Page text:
Use of these rules would fundamentally alter the current budget and tax cut debate. The current debate starts from the premise that with a $5.6 trillion surplus, $3.1 trillion of which is outside the social security trust fund, the President’s tax cut, which is priced at $1.6 trillion, is easily affordable. But with the rules above, the numbers would be quite different. The baseline budget surplus would be $1.7 trillion over the next 10 years. The Reischauer rule would make about $900 billion of that available for new tax cuts or new spending to be legislated in 2001.

The President’s tax plan would be seen to include $400 billion in interest costs and $300 billion to ensure that the tax cut does not push people onto the AMT, bringing the total cost to $2.3 trillion. (The costs would go even higher if the phase-in of the tax cut were accelerated to fit into the five year phase-in rule, so that the long-term costs were more accurately represented in the 10-year budget window.)

A natural question would arise as to how a $1.7 trillion surplus could finance a $2.3 trillion tax cut. The answer would be clear: the Administration is using almost a trillion dollars of pension funds accumulations to finance current operating expenses. Over $500 billion would be taken from the medicare (part A) trust fund to pay for supplementary medicare insurance, which has traditionally been financed by general revenues and program fees. Likewise, $400 billion in government pensions reserves would be used to finance current expenses.

III. Discussion

It is useful to distinguish two points: the need for a new set of budgetary rules (which is the central thesis here), and the desirability of the particular set of rules motivated and examined above.

The need for changes in the budget rules seems clear. The example above shows that a few simple, plausible rules dramatically change the budget and tax picture. The current cash flow surpluses mask a much more troubling long-term financial picture. And the old budget rules, which required that any change in mandatory spending or taxes be financed by other changes in the same categories and which put caps on the growth of nominal discretionary spending, were designed for a period with short-term budget deficits. Although they appear to have been fairly successful in their time, they have been honored mainly in the breach in the last few years.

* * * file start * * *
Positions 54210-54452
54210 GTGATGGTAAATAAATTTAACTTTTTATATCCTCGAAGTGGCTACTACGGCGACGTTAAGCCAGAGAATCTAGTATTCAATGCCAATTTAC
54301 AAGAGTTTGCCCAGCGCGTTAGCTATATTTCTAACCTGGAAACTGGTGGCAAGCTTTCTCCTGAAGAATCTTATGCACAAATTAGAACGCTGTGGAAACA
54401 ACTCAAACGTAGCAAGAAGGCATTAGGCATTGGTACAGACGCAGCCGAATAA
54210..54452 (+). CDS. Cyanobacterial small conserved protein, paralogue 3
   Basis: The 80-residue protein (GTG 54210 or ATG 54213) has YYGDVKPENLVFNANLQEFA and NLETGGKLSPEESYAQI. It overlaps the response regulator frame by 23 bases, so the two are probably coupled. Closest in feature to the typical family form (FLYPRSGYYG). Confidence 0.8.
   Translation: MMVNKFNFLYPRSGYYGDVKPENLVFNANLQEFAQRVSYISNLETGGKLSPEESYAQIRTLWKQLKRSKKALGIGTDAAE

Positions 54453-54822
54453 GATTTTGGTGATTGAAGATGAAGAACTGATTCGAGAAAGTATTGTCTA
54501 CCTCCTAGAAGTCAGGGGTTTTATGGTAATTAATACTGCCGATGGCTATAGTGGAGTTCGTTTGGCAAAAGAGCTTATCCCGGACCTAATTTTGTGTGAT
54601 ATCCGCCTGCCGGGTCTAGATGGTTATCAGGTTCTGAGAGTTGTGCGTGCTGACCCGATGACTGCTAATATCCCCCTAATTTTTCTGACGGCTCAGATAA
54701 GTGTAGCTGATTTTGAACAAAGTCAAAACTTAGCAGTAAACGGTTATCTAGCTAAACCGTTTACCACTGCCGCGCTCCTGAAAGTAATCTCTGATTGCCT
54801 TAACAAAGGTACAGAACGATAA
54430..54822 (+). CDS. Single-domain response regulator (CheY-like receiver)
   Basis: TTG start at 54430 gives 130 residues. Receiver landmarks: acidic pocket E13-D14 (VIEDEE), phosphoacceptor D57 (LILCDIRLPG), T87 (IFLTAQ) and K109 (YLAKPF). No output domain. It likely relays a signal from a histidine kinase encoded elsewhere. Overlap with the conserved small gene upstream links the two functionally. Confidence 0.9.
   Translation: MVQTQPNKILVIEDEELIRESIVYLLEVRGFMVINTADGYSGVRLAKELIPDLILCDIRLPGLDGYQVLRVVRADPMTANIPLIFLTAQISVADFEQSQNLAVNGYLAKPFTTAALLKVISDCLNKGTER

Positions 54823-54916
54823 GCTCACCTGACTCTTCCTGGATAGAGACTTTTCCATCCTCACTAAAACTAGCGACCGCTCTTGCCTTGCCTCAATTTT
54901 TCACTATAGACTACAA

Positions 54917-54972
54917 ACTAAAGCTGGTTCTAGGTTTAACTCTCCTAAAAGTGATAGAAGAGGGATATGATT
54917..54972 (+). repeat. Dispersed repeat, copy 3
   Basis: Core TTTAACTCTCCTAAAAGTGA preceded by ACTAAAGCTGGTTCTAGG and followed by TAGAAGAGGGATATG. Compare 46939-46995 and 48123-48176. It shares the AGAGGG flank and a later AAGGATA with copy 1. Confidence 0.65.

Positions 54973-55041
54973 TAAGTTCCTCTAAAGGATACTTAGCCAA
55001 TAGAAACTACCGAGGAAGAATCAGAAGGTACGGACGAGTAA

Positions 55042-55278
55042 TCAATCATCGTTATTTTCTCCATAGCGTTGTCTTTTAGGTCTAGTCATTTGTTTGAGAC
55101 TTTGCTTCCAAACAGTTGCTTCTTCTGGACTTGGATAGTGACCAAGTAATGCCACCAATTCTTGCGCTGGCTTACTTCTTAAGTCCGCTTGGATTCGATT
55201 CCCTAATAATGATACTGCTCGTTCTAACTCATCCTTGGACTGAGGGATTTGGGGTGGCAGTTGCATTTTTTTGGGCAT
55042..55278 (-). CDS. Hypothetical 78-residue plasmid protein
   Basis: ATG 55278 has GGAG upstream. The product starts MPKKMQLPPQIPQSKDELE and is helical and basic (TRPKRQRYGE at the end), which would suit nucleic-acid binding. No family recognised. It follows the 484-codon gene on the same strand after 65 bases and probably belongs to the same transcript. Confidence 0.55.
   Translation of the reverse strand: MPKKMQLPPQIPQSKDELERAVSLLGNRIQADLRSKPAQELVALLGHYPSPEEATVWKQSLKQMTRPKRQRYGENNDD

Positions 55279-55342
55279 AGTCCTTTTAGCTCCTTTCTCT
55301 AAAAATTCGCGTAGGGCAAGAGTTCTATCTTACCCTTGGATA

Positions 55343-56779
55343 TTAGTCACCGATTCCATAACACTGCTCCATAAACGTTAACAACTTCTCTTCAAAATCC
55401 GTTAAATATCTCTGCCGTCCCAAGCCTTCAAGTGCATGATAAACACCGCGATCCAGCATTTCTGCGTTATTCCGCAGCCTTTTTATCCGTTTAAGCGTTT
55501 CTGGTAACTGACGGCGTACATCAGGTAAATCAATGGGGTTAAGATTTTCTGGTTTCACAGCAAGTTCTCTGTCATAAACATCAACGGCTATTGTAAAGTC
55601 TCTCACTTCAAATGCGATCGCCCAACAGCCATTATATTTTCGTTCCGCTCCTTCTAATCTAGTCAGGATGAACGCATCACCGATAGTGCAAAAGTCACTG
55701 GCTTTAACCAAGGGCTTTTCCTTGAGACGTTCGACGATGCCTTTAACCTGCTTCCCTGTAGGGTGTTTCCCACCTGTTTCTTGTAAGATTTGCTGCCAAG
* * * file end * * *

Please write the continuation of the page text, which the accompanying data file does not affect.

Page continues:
Other recently-discussed rules are less promising. The balanced budget amendment has received much attention over the past several years. But if the underlying budget has little economic significance, it is not at all clear why balancing it is a good idea. The recent proposal by Congressional moderates to tie tax cuts to a trigger mechanism, based on the prior year’s surplus, is well-intended but not useful. It would create uncertainty and invite budget gimmickry, it would attempt to determine whether future tax cuts are affordable by looking at last year’s—rather than projected—surpluses, and it would correct none of the problems noted above.

Other changes, while controversial, are worth further consideration. For example, currently the tax revenue baseline assumes that tax brackets are indexed only for inflation over the next 10 years, but for real wage growth and inflation for years 11 through 75. Adjusting the 10-year revenue baseline so that real wage growth did not result in increased tax revenues would be a significant change. An equally controversial proposal would attempt to adjust for the so-called dynamic effects of proposed tax or spending changes on the level of overall economic activity.

In the current political environment, both of these latter changes would lend support to Republican tax cut proposals, whereas most of the proposals above tend to cast doubt on the wisdom of such proposals. This highlights the importance of policy rules in setting a framework to analyze the options, and shows that careful attention to policy rules can and should be a bi-partisan concern.

Establishing a new set of rules might prove less exciting than pushing through everyone’s favorite tax or spending proposal under the cover of the surplus, but ultimately it would result in policy that is fiscally responsible with respect to the needs of future generations and fiscally responsive with respect to current generations.

The author thanks Samara Potter for outstanding assistance, and Henry Aaron, Eric Engen, Charles Schultze, and David Wilcox for helpful comments.